UFC 247 has come and gone, entering the annals as one of the more controversial cards in recent memory.
Both Jon Jones and Valentina Shevchenko defended their championship crowns Saturday night, though it’s safe to say we’ll be discussing the former far more than the latter in the coming days.
Let us take a look at what may be next for both champions, as well as a few of the more noteworthy names that graced Saturday’s pay-per-view card.
Jon Jones vs. Dominick Reyes II
Jon Jones, the greatest MMA fighter of our time, narrowly — and controversially — escaped defeat in Saturday night’s main event. After five hard-fought rounds against a surprisingly competitive opponent in Dominick Reyes, Jones earned a record-breaking championship victory.
The win won’t come without its fair share of questions, with many wondering how qualified Saturday’s ringside judges were coming into the night. Jones endured as big of a beating as he ever has inside the Octagon, though much of that damage took place in the early goings. Reyes began to fade by the championship rounds, opening the door for a historic comeback effort from the champion.
Jones was simply not as effective as we’ve been accustomed to seeing him, failing to secure takedowns with the sort of ease that has afforded him a decade of dominance. Jones struggled with Reyes’ strength and power, paving the way for what is easily the most contested victory of his career.
With as questionable of a decision as we received Saturday, there’s no debate on what should be next for Jones: Reyes.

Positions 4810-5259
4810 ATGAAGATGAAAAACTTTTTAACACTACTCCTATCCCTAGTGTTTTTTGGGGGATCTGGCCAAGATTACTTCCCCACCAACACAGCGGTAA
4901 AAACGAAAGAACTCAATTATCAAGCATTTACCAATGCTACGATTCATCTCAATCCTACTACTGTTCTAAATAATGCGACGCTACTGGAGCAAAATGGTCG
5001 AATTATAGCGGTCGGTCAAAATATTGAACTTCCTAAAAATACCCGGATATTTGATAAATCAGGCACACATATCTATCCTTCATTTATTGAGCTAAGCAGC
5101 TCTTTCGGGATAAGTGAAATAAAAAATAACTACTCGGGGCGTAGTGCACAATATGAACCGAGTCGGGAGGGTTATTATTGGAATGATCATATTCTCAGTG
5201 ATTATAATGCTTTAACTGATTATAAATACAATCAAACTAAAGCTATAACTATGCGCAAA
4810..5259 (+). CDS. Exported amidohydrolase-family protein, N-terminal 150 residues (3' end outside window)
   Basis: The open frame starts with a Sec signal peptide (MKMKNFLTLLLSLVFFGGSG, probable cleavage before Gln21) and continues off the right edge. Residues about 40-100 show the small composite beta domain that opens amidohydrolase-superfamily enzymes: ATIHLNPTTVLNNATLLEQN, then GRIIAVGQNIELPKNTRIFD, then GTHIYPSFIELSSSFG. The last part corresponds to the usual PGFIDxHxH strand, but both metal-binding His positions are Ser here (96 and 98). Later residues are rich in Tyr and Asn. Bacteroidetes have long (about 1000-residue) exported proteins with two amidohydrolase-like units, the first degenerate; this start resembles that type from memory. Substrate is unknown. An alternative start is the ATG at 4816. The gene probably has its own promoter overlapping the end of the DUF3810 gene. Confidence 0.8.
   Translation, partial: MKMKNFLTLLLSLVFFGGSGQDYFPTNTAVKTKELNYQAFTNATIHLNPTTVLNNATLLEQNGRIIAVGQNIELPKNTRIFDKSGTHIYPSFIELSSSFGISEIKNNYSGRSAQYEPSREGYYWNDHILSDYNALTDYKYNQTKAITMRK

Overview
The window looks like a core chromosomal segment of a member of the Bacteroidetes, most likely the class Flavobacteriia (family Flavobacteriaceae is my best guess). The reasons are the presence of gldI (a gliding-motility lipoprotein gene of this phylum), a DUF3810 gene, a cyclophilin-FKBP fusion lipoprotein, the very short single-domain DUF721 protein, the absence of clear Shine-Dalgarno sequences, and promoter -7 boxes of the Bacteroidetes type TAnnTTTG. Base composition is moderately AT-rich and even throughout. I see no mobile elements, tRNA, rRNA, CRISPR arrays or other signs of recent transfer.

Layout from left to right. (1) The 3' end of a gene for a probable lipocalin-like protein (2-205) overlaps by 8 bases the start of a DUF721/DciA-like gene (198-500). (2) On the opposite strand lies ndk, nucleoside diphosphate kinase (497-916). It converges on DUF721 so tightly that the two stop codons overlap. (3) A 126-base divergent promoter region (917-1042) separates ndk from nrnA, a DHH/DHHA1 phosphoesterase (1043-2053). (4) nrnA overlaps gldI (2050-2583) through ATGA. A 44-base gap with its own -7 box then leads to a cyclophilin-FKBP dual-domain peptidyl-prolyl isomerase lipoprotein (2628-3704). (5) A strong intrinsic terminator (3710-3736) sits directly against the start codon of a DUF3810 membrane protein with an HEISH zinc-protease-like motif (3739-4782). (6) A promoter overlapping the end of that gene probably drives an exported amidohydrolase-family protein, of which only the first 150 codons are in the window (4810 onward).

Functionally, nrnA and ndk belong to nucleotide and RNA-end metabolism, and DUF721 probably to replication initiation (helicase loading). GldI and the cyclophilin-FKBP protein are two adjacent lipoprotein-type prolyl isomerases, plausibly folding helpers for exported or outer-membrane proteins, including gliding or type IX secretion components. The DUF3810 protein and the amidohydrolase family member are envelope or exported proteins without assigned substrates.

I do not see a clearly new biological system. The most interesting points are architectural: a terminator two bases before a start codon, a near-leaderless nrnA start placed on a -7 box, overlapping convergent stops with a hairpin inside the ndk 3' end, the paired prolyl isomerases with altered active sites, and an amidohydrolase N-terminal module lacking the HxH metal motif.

Expect the odds to be much, much closer next time out, but still favoring the titleholder. Despite his struggles in Houston, Jones still showcased the heart — and cardio — of a champion. But given how incompetent Saturday’s judging appeared to be, the location of a rematch will be worth monitoring before laying any money down.
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Valentina Shevchenko vs. Joanne Calderwood
Valentina Shevchenko is still the greatest female 125-pound fighter on the planet, storming past the division’s No. 1 contender in dominant fashion. The biggest favorite on Saturday’s card, Shevchenko performed as such.
After two rounds of technical counter-striking and aggressive grappling, Shevchenko used a fairly easy trip takedown to secure a crucifix early in Round 3. Chookagian, perhaps too tall to counter the unenviable position, was forced to absorb the onslaught until the referee decided enough was enough.
Shevchenko has now cruised past the division’s Nos. 1 and 2 contenders. It’s become readily apparent thus far that the champion is far and away the greatest talent this weight class has to offer, but that won’t change what comes next.
Joanne Calderwood, ranked No. 3 and coming off a victory in her last fight, should be next in line. She, like the four flyweights that have faced Shevchenko before her, likely won’t receive much respect from the oddsmakers. If you’ve watched even a single round of Shevchenko’s UFC career at 125 pounds, you’d understand why.
Katlyn Chookagian vs. Jessica Eye